I guess perhaps Charel (pronounced the French way) as we call him overhere can be also a possibility as it is like a mix from the French Charles with the Germanic Karl, between the "ch" and the "k" not that great difference...

Kind regards, Paul.
Quote:
Originally Posted by authun View Post
The extant copy of the Capitulare de Villis is in Wolfenbüttel and is in latin. It is a set of instructions detailing how Carolus' estates should be managed. Names are somewhat fluid still and he is also known as Karolus. I don't know when Magna was added to create Karolus Magna but he was also known as Karolus Stor.

https://www.le.ac.uk/hi/polyptyques/...lare/site.html

He lived around Aachen and had a hunting lodge on the present germany/belgium border and in all liklihood spoke franconian or old high german as his mother tongue. But, he was well schooled, in particular by Alcuin of York and will have spoken latin as an official language and also knew greek. He may have spoken the early form of french, a gallo romance language which was emerging at that time. You can see the languages in the Oaths of Strasbourg which we written in the 9th century.

https://en.wikipedia.org/wiki/Oaths_of_Strasbourg

He gave the months names: Wintarmanoth, Hornung, Lentzinmanoth, Ostarmanoth, Winnemanoth, Brachmanoth, Heuvimanoth, Aranmanoth, Witumanoth, Windumemanoth, Herbistmanoth, Heilagmanoth and all of his daughters received Old High German names.
Interesting. Thanks, guys.

So, even though he was multilingual, he was also illiterate, right?
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Old November 21st, 2017, 05:29 PM   #34

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Originally Posted by Menshevik View Post
Interesting. Thanks, guys.

So, even though he was multilingual, he was also illiterate, right?
Not necessarily, or at least not completely. Some historians assume that he possibly could read, at least to the point of identifying the letters and deciphering words. Maybe because it is hard to imagine an analphabet at the head of a huge educational movement.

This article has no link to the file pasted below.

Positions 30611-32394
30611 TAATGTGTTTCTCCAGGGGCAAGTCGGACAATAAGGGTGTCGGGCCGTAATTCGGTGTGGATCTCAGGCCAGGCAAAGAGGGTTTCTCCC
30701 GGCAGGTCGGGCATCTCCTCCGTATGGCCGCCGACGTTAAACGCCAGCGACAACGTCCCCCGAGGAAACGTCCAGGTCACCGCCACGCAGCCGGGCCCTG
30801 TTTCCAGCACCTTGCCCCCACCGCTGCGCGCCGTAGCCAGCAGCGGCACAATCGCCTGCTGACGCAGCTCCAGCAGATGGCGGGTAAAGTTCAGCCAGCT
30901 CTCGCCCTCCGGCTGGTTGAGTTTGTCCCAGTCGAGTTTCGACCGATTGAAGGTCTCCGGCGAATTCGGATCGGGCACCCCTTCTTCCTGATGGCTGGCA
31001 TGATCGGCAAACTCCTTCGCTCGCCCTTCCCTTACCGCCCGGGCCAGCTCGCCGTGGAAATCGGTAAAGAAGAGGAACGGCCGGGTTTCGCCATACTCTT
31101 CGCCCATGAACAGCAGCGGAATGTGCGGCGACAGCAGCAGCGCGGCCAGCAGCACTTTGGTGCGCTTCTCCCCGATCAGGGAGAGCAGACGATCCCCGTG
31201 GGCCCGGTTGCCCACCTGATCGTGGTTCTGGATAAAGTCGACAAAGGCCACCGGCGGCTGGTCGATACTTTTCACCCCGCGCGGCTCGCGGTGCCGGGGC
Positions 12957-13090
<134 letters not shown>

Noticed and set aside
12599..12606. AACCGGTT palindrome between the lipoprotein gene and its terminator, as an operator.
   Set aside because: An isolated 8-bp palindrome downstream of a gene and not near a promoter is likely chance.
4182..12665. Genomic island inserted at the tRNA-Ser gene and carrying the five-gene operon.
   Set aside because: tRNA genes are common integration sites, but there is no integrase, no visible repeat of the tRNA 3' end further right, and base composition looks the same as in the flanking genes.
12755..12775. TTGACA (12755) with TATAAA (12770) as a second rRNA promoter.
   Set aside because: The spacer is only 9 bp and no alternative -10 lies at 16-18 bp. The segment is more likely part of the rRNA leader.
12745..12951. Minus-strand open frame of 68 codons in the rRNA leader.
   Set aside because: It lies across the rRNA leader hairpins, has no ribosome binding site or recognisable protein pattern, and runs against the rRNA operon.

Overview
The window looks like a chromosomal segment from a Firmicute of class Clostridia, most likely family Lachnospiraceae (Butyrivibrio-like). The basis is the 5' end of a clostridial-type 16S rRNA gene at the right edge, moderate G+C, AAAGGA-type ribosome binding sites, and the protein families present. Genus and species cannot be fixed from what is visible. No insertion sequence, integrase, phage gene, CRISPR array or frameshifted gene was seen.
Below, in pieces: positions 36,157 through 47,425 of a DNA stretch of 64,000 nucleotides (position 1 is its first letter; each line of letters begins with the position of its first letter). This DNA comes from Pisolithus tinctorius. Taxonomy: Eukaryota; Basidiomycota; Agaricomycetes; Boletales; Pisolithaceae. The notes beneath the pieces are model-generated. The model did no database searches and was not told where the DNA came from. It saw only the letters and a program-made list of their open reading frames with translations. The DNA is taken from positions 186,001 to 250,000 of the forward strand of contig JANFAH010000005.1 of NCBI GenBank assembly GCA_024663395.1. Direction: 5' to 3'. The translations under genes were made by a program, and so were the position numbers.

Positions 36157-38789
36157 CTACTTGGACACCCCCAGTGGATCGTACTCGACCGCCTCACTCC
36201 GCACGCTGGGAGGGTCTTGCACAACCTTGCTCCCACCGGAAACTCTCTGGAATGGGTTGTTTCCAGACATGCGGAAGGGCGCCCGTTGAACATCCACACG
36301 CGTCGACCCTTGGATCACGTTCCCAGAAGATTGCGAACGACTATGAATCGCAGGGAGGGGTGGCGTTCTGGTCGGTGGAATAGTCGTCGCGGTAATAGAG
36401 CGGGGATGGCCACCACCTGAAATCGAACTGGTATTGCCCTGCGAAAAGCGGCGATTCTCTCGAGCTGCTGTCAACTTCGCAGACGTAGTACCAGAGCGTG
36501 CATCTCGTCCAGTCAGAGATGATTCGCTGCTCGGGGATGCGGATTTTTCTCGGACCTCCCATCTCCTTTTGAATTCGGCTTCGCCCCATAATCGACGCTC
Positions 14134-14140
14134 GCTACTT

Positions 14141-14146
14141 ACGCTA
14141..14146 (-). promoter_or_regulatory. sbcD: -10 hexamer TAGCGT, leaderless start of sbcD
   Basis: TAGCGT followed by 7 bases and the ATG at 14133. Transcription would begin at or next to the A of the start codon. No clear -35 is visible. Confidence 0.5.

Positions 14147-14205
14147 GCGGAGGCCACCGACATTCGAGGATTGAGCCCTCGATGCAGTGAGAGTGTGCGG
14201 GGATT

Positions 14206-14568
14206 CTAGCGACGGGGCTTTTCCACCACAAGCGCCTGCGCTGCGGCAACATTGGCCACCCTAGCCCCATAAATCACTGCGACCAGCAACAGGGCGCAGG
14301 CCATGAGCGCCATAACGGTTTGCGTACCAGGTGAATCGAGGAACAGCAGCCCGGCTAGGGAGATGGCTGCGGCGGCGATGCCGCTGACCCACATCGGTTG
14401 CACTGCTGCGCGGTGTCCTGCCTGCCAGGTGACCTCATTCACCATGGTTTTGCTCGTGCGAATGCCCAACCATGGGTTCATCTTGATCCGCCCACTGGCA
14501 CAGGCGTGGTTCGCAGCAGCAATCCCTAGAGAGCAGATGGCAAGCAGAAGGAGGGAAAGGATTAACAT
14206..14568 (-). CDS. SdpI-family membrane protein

He surely could not write and, when trying to teach himself as an adult, failed.

I'm not sure how much he differed from other rulers at the time in this aspect. I once read that the Merovingians probably could write, which may have been a difficulty as the Carolingians were a new dynasty and probably still felt that people compared them to the "old kings". I also came across a mention of Bavarian duke Tassilo III who at the end of some document put the phrase "This wrote Tassilo by his own hand" - which might be both a sign that he was proud of such an unusual accomplishment and an attempt to outshine his dear Frankish cousin in Aachen.

Come to think of it, I'm actually a bit astonished that apparently in this whole thread noone has mentioned the Saxons yet - usually that is the main argument brought up to critisize Charlemagne.
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Old November 21st, 2017, 06:08 PM   #35

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Not necessarily, or at least not completely. Some historians assume that he possibly could read, at least to the point of identifying the letters and deciphering words. Maybe because it is hard to imagine an analphabet at the head of a huge educational movement.
He surely could not write and, when trying to teach himself as an adult, failed.

I'm not sure how much he differed from other rulers at the time in this aspect. I once read that the Merovingians probably could write, which may have been a difficulty as the Carolingians were a new dynasty and probably still felt that people compared them to the "old kings". I also came across a mention of Bavarian duke Tassilo III who at the end of some document put the phrase "This wrote Tassilo by his own hand" - which might be both a sign that he was proud of such an unusual accomplishment and an attempt to outshine his dear Frankish cousin in Aachen.

Come to think of it, I'm actually a bit astonished that apparently in this whole thread noone has mentioned the Saxons yet - usually that is the main argument brought up to critisize Charlemagne.

Why were the rulers of this time universally known for illiteracy or related issues?

And what is the reference to the Saxons about?